October 22, 2009
MBARI President and CEO Marcia McNutt to lead U.S. Geological Survey
On October 21, 2009 Marcia McNutt was confirmed by the U.S. Senate as director of the United States Geological Survey. In accepting the directorship, McNutt is leaving her position as president and CEO of the Monterey Bay Aquarium Research Institute (MBARI), which she has held since 1997.
During her tenure at MBARI, McNutt oversaw a 50 percent increase in the institute’s staff, to over 200 employees. During this same period, the institute’s flagship research vessel, the Western Flyer, performed ground-breaking research from Canada to Baja California, and as far afield as the Hawaiian islands. Under McNutt’s leadership, MBARI also developed a highly successful autonomous underwater vehicle program and constructed the first deep-sea cabled observatory in the continental United States—the Monterey Accelerated Research System (MARS).
A geophysicist, McNutt studied processes within the Earth’s crust and mantle, focusing on how those processes contribute to the formation of mountain ranges and volcanoes. McNutt has participated in 15 major oceanographic expeditions and authored or co-authored over 90 peer-reviewed scientific articles. She has conducted research at the Scripps Institution of Oceanography, the U.S. Geological Survey, and the Massachusetts Institute of Technology. She also served as president of the American Geophysical Union.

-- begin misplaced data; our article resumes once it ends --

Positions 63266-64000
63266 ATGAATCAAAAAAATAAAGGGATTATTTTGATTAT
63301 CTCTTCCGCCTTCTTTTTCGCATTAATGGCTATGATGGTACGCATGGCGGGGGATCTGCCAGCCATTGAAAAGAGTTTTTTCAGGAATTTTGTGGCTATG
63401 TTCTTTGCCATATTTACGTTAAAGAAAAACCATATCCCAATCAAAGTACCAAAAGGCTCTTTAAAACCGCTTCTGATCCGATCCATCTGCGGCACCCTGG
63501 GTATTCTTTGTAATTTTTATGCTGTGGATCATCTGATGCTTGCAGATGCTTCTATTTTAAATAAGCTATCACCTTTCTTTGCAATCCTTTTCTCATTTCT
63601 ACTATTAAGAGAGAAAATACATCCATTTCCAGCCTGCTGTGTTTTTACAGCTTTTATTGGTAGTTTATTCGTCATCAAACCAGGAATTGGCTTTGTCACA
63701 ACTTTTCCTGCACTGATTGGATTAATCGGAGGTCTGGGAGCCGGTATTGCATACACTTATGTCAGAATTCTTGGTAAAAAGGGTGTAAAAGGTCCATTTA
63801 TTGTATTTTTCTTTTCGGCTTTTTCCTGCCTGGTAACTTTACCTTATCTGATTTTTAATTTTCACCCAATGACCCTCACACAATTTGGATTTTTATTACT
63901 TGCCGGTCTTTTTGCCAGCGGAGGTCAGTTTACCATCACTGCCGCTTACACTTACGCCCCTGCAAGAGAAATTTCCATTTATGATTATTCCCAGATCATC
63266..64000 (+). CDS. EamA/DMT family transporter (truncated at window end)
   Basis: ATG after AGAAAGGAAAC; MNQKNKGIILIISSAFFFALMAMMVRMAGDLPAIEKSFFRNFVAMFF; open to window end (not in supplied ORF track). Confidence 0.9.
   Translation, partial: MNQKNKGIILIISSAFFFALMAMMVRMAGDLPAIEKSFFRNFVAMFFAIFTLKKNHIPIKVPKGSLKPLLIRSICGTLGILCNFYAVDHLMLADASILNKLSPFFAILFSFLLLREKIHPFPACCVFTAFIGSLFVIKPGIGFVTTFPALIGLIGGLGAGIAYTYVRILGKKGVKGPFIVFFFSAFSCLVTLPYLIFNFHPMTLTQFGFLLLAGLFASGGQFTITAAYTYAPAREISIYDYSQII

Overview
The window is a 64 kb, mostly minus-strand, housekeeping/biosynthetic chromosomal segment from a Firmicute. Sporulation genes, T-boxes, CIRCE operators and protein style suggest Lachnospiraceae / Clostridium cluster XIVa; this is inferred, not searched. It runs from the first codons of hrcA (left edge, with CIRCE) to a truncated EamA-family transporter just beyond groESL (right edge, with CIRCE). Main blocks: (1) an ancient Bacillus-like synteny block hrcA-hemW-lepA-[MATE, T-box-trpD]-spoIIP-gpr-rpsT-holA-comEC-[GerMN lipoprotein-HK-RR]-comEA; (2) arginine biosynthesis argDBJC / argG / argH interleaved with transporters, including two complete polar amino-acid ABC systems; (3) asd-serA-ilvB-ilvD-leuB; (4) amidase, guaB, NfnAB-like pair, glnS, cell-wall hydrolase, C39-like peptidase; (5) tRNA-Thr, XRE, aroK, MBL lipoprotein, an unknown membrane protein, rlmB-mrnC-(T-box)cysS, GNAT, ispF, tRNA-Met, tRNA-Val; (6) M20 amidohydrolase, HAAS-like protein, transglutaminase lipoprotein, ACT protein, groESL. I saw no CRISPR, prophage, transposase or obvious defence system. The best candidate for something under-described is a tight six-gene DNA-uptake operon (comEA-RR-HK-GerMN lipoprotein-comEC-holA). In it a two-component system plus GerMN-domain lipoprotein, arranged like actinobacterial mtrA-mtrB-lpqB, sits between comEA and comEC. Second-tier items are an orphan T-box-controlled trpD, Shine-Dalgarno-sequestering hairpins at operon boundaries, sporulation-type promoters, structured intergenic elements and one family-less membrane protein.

As the first female director of the U.S. Geological Survey, McNutt will benefit from extensive experience serving on advisory boards for national organizations such as the American Association for the Advancement of Science (AAAS) and the Consortium for Ocean Leadership. Secretary of the Interior Ken Salazar also expressed his confidence in her background: “Dr. McNutt is a world-class scientist whose professional expertise, government experience and leadership qualities will be invaluable in guiding the government’s premiere scientific agency.”
Regarding her appointment, McNutt said, “Scientific information from the U.S. Geological Survey is crucial to solving the most important problems facing our society—finding sufficient supplies of fresh water and clean energy, and providing accurate information that allows citizens to prepare intelligently for climate change. I look forward to leading such a respected institution at this critical time.”
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